Fighting climate change, as it is interpreted in contemporary society, means you can’t build any more homes on open land. Instead, you have to densify, in order to reduce the “carbon footprint.” This makes established landowners and land developers filthy rich, since only they have the preexisting assets and financial heft to build more homes. It enriches the public sector, as higher property taxes are collected from real estate that has artificially inflated value, and as the real estate portfolios of pension funds soar commensurately.
Fighting climate change means consumers have to buy new cars and new durable appliances, since the old ones waste energy and water, and aren’t “smart.” And speaking of “smart,” fighting climate change means we’ll have to build “smart cities” and the “internet of things,” whereby not only will every aspect of our resource consumption be micro-managed—with “incentives” to reduce usage at algorithmically optimized moments (never mind if you wanted to wash your shirt now, and not when the grid is ready to accommodate you), but you’ll also be micro-surveilled.
Fighting climate change means that international corporations will get a few more profitable quarters, as they sell new automobiles, light rail cars, busses, washers, dryers, ovens, cooktops, water heaters, solar panels, streetlights, grid upgrades, etc., that people will be required by law to buy. And everything from your coffee maker to your toilet will be “wired.” You will not only be mandated to buy these products, but you’ll have to “subscribe” to them in order to facilitate software upgrades. You’ll never really own them. But who wants a dumb washer, after all?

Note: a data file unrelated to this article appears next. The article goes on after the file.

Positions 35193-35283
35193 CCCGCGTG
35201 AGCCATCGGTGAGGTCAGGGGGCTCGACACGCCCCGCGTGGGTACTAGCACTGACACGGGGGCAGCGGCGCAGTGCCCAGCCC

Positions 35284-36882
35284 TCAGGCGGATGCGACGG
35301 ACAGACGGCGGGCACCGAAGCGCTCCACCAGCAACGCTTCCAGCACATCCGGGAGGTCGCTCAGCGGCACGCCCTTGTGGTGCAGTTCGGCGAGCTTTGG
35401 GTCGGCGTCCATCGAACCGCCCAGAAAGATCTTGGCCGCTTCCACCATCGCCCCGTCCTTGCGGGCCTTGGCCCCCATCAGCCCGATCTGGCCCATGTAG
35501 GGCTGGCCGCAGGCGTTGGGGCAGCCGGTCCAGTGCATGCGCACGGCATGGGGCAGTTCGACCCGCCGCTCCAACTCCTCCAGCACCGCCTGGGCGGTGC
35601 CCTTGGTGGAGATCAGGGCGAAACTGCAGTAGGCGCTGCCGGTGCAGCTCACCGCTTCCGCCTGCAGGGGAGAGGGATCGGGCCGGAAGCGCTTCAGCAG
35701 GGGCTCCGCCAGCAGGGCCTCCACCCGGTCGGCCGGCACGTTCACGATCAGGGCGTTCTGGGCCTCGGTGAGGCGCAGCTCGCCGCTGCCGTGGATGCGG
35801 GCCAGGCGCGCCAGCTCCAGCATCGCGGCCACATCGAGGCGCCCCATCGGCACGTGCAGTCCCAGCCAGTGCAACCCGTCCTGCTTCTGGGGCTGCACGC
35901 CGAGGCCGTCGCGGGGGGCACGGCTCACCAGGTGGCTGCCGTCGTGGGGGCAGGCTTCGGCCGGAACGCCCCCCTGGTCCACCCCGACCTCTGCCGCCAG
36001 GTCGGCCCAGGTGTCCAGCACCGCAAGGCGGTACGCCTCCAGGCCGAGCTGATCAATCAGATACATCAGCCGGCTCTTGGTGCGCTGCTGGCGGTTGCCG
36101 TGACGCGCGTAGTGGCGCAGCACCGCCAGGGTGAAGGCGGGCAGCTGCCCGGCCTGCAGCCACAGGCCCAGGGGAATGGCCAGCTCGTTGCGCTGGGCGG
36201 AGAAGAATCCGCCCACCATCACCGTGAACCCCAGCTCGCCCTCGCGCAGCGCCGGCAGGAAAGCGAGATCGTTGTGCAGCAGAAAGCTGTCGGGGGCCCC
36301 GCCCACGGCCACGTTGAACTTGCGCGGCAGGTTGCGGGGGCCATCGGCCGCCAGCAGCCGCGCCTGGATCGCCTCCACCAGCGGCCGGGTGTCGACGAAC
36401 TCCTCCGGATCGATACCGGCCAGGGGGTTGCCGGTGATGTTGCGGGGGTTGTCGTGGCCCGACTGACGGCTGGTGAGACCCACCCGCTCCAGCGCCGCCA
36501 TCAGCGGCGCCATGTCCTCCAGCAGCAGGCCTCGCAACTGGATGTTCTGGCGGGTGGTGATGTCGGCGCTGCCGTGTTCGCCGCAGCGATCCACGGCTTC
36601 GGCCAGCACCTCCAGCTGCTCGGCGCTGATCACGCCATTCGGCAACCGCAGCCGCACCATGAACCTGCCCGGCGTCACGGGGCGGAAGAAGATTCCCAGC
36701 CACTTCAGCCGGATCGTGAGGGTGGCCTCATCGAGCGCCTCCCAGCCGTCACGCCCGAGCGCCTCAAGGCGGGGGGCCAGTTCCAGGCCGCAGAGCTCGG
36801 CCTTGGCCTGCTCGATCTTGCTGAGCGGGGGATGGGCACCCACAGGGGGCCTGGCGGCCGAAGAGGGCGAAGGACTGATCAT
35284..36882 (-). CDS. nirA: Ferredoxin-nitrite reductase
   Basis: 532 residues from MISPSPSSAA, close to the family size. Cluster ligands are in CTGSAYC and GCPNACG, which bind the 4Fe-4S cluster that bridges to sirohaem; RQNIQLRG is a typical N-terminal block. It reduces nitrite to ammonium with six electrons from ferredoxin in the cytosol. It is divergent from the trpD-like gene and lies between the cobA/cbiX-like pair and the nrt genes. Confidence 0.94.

Fighting climate change will mean that public entities will no longer have to build new infrastructure, and will use that money instead to hire more bureaucrats to watch over us, and to pay themselves more. Fighting climate change will mean that all rights to extract and utilize “carbon” will be traded—amidst stupefying corruption and fraud—on an exchange, with the number of extraction credits slowly ratcheted down, allowing the market to set the price per unit. How wonderful.
And while the transnational corporations are getting richer, and political bureaucracies are expanding their reach, and environmentalist organizations continue to swell with virtue, what will happen to the environment—along with possible minor warming, possibly partially contributed to by humans? A lot will happen, that’s what.
Population growth will rage unchecked in the most vulnerable regions of the planet because nobody wanted to be called racist, ocean fisheries will collapse because nobody wanted to stand up to China, forests will be replaced with carbon-neutral corporate plantations because that was the “science-based” policy of choice, and charismatic megafauna will go extinct, because, well, you know why.
While this happens, what will the National Geographic Society be up to? They’ll produce more “climate change” propaganda, purportedly to warn us about corporations and all that.
Yes, “Mars” is a metaphor. But perhaps not the metaphor its producers intended.
This article originally appeared on the website American Greatness.
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Edward Ring is a contributing editor and senior fellow with the California Policy Center, which he co-founded in 2013 and served as its first president. He is also a senior fellow with the Center for American Greatness, and a regular contributor to the California Globe. His work has appeared in the Los Angeles Times, the Wall Street Journal, the Economist, Forbes, and other media outlets.